And now even more blather about Dragon World.
Guts and Falling Down
My major new innovation is what I’m tentatively calling “Guts points.” The idea is that players have these points that they can spend to avoid falling down (and for things like enhancing die rolls), but any time you do you have to roll with Sanity, and on a failure you have something like a Maid RPG style Stress Explosion.
Dram/Plot/Story/Fate/whatever points aren’t a bad mechanic, but I think they tend to be bland too, and they would feel doubly so next to the level of flavor you get in a typical AW-derived game. I like what I have so far with Guts points for how they have obvious risks and feed back into the fiction in an interesting way.
In recent years I’ve had mixed feelings about advancement and rewards in RPGs in general. On the one hand people do genuinely just plain enjoy getting and using shiny new things for their characters, but on the other hand it can create weird incentives and makes the game that much harder to design for. There’s also stuff like how, much as I enjoy D&D4e, some improvements are in an important illusory. You gain more HP with each level, and +1 to just about every die roll at every even-numbered level, but level-appropriate monsters tend to grow at a comparable rate. One of the many, many brilliant things about the Sacred BBQ RPG is that hit points and accuracy are static and super-simple, and leveling up simply gives you more and better powers to use.
Anyway, I mentioned in my last post how the default Apocalypse World advancement rules are a very poor fit for my gaming group. For Dragon World players will simply get to “gain a level” once per session. This has to be between scenes, and it nets the character a Guts point and an AW-style advancement. With D&D4e in particular my friends and I have found levels to be first and foremost a pacing mechanism, and actual experience points are more important as a way to budget balanced encounters than as a thing to hand out to PCs, since it’s easier and equally effective for the DM to just periodically tell the players to level up. That way the DM is basically saying, “Okay, now it’s time for you guys to do Level X stuff.” I’ve never really liked having individual characters advance at different rates, and tying it to character advancement is, at least for my group, much too strong of an incentive.
I basically tossed out the AW Hx/History mechanic because I find it fiddly and misplaced in Dragon World. But what I love about it is that it creates a story and history between characters, so I’m keeping some semblance of that even if it doesn’t have mechanical force behind it. One thing I’ve been thinking about (and ranting about on Twitter a bit) is that part of why RPGs have traditionally allowed for the risk of death is that they’ve also traditionally been poor at providing tools to help come up with other things that can be at stake. At one extreme there’s old-school D&D where your starting character is, like, a guy with a sword and no particular connection to the world. At the other extreme is something like the Smallville RPG, where PCs basically only die if the player allows it, but they’re bursting with connections and affiliations, and the GM/Watchtower’s main job is to mess with those.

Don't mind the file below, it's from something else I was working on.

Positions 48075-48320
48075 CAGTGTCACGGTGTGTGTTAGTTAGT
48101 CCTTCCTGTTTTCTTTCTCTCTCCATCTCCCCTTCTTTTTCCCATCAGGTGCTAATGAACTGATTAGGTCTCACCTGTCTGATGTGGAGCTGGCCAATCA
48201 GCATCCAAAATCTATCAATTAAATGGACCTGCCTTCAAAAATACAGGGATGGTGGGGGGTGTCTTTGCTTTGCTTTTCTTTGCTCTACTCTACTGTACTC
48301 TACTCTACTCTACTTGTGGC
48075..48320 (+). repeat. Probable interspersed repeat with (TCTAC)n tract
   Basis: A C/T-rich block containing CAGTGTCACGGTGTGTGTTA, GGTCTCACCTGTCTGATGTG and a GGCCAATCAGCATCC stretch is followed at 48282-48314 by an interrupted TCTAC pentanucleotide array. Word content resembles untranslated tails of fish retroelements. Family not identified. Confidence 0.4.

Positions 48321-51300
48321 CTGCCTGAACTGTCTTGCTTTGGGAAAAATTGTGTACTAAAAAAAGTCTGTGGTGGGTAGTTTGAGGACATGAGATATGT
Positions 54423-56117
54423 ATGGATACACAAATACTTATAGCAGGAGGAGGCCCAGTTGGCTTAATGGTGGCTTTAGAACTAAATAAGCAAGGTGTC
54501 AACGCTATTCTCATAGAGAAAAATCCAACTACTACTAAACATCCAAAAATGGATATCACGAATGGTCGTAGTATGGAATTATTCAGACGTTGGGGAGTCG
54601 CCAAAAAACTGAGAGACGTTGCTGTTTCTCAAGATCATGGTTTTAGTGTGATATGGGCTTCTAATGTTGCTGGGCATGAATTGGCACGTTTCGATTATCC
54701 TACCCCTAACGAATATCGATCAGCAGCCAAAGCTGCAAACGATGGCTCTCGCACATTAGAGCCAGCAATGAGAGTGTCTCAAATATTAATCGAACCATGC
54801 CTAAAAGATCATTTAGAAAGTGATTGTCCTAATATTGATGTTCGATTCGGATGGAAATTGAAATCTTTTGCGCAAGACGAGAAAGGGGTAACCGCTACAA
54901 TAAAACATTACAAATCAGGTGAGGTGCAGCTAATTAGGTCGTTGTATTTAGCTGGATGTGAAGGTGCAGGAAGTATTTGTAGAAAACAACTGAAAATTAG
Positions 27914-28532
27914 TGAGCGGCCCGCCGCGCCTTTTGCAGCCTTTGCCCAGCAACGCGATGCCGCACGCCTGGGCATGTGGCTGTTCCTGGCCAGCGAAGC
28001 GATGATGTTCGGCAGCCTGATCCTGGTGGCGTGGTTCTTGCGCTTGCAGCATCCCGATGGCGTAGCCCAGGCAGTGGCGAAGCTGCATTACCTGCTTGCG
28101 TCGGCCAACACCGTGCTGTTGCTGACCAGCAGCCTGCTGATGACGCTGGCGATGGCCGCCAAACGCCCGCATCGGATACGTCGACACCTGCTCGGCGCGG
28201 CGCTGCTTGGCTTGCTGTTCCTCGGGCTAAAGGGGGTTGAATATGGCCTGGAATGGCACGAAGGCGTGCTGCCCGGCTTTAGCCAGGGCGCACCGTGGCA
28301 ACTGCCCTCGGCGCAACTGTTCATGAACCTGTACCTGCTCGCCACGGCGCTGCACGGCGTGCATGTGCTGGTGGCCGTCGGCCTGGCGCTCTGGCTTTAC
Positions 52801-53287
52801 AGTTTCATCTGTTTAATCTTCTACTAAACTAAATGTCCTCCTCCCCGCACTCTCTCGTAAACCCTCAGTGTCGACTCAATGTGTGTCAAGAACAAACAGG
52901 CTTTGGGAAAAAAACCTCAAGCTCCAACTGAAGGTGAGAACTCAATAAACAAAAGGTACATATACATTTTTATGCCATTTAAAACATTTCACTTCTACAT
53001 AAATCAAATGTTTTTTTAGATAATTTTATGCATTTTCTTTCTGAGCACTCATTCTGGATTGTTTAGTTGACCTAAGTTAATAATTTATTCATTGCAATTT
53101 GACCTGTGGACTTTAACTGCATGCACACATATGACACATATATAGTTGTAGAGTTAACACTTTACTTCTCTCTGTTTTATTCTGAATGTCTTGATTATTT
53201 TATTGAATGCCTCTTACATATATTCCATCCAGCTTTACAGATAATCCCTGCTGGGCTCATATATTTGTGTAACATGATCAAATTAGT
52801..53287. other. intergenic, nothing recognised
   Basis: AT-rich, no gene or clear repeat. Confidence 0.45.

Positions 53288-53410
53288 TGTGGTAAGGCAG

My idea for Dragon World is to take the History concept and extend it a bit beyond History/Connections, though not as crazy as Smallville’s Pathways system, because while there’s a lot to like about Pathways, I really don’t want to have character creation take a full session. The concept I’m going off of is to have something like the Bonds in Dungeon World (where you fill in the blanks of sentences with names), except that the players come up with a short list of NPCs and other elements that can also go into the blanks. This is going to be a fair amount of work of course, and I’m finding that the stuff I wrote for connections/Hx feels a little weak sauce for “story threads.” So, that’s another thing I get to rewrite 11 times over.
Space! Wanna go to space!
Yet another idea that’s been floating around my head that I won’t be actually getting into any time soon is to basically make a sci-fi version of Dragon World, in the vein of stuff like Vandread, Irresponsible Captain Tylor, Tenchi Muyou!, Space Pirate Mito, etc. (Also maybe a little bit of Ryo Kamiya’s Infinite Universe mini-RPG, though that one is ludicrously over the top.) It would of course face the issue that sci-fi doesn’t have nearly as many clear cliches as D&D-ish fantasy, plus I think I’d have to address vehicle combat in some way. I definitely want to give it a name that doesn’t quite make sense, like Universe World or Galaxy World.
Also, I’m looking forward to making a “space cat princess” class that’s a cross between Eris from Asobi ni Iku yo! and Di Gi Charat.
On the other hand everyone concerned tends to forget that you really don’t have to use level-appropriate challenges all the time in 4e. One of the coolest things in the Dark Sun campaign I ran was the PCs escaping with a paragon-tier monster in the form of a skill challenge.
1 thought on “Dragon World: Moar Stuff”
Another system where “damage” feeds back into the story is PDQ#, where the first quality damaged also creates a story hook. I found this very nice as a GM. An approach where you can (occasionally) avoid falling down by taking a story hook instead might also work.
Leveling up every session reminds me of True20, where players leveled up when the GM felt like it. It was very liberating, and required no bookkeeping at all.